The Chamoli disaster was an entirely avoidable Himalayan tragedy, writes Bharat Jhunjhunwala
File photo

Below the land mass of India, there is a huge tectonic plate, known as ‘Indian Plate’. The rotation of the earth is causing this plate to continually move northward just as matter moves to the top in a centrifuge. The Indian Plate crashes into the Tibetan Plate as it moves to the north. The pressure between these two plates is leading to the continual rise of the Himalayas, in general and earthquakes in Uttarakhand, in particular. Thus, Uttarakhand has been having an earthquake every ten years, leaving aside the last 20 years.

A possible reason for an earthquake not taking place in the recent period could be that the load of water in the Tehri reservoir is acting like a cushion between the two plates just as two boxers stop for a moment if a child were to stand between them. Despite this cushion, however, the Indian Plate continues to push against the Tibetan Plate. Consequently, a bigger earthquake is likely to occur in the future.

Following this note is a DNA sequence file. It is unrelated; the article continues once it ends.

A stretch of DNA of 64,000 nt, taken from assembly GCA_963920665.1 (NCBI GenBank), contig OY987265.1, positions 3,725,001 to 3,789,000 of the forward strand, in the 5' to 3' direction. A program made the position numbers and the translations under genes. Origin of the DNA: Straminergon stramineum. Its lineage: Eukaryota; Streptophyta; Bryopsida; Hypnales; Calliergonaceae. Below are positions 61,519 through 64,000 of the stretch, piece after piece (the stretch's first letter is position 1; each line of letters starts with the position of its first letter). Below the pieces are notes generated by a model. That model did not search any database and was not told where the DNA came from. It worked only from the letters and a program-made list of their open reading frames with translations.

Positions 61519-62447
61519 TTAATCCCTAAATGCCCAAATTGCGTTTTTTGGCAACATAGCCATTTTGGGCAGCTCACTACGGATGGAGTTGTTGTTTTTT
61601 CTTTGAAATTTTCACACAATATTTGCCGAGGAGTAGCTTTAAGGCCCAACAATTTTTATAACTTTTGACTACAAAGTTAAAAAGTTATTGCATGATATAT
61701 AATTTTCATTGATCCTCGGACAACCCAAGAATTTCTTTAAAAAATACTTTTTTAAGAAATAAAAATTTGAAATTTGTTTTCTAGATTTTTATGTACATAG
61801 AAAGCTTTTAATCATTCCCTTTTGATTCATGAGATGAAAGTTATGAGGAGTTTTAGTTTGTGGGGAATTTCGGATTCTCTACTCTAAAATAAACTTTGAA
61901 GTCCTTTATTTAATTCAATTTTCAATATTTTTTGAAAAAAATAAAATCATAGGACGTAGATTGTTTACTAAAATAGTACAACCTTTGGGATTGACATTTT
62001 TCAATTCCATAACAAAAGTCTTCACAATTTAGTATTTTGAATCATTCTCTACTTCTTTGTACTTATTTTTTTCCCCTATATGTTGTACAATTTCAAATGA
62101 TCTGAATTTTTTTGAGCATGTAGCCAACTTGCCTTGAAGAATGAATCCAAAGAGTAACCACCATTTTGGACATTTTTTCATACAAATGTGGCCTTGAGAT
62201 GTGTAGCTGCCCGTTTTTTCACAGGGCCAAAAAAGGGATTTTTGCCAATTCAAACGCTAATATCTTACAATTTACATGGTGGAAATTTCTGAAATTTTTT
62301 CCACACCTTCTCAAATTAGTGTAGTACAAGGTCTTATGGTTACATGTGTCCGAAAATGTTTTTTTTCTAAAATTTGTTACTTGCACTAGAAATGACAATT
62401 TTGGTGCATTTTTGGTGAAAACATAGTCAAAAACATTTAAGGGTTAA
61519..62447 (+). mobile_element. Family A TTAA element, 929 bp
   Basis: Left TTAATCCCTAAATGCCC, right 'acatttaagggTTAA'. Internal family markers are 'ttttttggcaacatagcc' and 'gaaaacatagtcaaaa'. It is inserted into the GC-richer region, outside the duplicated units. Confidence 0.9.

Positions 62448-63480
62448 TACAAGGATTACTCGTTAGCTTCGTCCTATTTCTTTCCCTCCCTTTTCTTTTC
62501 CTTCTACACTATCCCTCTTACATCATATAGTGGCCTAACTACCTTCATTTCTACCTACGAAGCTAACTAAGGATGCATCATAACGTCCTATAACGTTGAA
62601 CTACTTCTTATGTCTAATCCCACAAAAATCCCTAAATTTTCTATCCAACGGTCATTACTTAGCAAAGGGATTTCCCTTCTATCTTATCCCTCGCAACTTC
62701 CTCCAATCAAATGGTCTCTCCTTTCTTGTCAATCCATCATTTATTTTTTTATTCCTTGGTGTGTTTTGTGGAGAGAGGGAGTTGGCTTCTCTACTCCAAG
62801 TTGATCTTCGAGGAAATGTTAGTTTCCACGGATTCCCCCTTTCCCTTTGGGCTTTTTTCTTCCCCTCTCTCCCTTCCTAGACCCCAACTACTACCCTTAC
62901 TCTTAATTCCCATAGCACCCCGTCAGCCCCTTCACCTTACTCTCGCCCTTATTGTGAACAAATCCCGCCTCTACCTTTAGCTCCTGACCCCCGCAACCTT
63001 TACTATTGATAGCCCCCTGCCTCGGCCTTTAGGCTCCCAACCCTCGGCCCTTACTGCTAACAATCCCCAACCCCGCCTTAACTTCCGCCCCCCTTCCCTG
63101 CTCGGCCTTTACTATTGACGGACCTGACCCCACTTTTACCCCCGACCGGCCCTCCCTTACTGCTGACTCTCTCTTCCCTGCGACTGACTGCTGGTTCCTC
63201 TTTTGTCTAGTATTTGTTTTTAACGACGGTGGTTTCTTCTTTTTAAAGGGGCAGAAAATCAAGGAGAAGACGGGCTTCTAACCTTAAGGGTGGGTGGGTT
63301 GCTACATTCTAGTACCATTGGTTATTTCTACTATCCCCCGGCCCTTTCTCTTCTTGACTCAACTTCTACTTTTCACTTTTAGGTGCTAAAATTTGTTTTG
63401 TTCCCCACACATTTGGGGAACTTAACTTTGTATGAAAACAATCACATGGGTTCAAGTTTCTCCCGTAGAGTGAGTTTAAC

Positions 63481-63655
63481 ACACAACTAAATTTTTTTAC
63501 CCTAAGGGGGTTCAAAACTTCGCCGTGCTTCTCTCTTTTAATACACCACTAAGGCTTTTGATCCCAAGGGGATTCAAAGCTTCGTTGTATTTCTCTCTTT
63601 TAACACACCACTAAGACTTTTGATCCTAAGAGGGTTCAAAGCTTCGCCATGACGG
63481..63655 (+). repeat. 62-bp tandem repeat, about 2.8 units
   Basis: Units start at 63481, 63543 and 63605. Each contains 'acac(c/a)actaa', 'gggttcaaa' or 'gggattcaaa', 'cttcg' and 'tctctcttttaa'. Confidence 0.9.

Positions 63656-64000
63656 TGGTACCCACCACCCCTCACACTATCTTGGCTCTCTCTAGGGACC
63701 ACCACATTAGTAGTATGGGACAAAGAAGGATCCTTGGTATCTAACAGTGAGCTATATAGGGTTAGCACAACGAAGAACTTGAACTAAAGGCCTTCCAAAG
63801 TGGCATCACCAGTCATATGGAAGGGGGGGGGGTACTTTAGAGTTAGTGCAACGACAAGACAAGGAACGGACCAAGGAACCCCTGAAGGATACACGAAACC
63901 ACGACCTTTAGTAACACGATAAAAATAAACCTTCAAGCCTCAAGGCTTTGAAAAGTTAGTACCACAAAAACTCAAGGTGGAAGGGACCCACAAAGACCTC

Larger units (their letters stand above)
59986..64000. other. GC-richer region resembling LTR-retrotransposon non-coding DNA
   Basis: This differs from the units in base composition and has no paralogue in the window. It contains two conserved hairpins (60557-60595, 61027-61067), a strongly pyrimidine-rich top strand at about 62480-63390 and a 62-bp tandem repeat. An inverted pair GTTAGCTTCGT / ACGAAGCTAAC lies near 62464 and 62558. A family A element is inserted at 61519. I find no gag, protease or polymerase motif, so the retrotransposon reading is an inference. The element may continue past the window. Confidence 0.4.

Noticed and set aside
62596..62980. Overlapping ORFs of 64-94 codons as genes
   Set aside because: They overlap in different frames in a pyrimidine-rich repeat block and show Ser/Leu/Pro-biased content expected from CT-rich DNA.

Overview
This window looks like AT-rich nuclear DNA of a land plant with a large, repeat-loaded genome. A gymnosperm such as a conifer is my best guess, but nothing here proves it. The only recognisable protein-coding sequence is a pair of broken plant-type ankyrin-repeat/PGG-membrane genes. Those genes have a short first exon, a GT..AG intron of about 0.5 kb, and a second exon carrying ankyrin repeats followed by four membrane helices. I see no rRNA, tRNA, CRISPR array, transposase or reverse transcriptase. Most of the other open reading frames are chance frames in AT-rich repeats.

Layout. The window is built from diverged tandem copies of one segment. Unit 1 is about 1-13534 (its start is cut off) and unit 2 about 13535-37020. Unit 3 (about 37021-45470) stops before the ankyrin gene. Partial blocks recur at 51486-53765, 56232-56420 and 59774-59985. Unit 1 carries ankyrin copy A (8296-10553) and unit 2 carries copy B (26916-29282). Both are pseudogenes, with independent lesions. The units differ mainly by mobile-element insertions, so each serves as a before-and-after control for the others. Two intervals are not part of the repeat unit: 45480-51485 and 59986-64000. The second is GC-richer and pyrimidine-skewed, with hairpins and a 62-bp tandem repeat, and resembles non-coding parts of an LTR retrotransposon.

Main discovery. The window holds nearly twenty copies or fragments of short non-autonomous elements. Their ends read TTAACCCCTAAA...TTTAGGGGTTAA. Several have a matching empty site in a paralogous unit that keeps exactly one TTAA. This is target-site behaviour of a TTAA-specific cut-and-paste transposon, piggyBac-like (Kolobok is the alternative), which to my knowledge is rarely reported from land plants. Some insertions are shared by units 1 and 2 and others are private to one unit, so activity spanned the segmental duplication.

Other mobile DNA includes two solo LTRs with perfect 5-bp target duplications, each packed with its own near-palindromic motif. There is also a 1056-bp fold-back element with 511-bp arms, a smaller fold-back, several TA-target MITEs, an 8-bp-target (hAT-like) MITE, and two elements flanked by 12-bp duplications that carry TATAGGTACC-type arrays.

Tectonic disturbances

Landslides take place due to the tectonic disturbances which have been putting large amounts of material into the river for thousands of years. This material has been carried to the plains by the Ganga. The entire landmass of India, from Haridwar to Ganga Sagar has been made of such material. Therefore, we should not be under any illusion that such landslides can be prevented. The present tragedy at Rishiganga could have been precipitated by the minute vibrations created by the northward movement of the Indian Plate, combined with weakening of the glaciers due to global warming.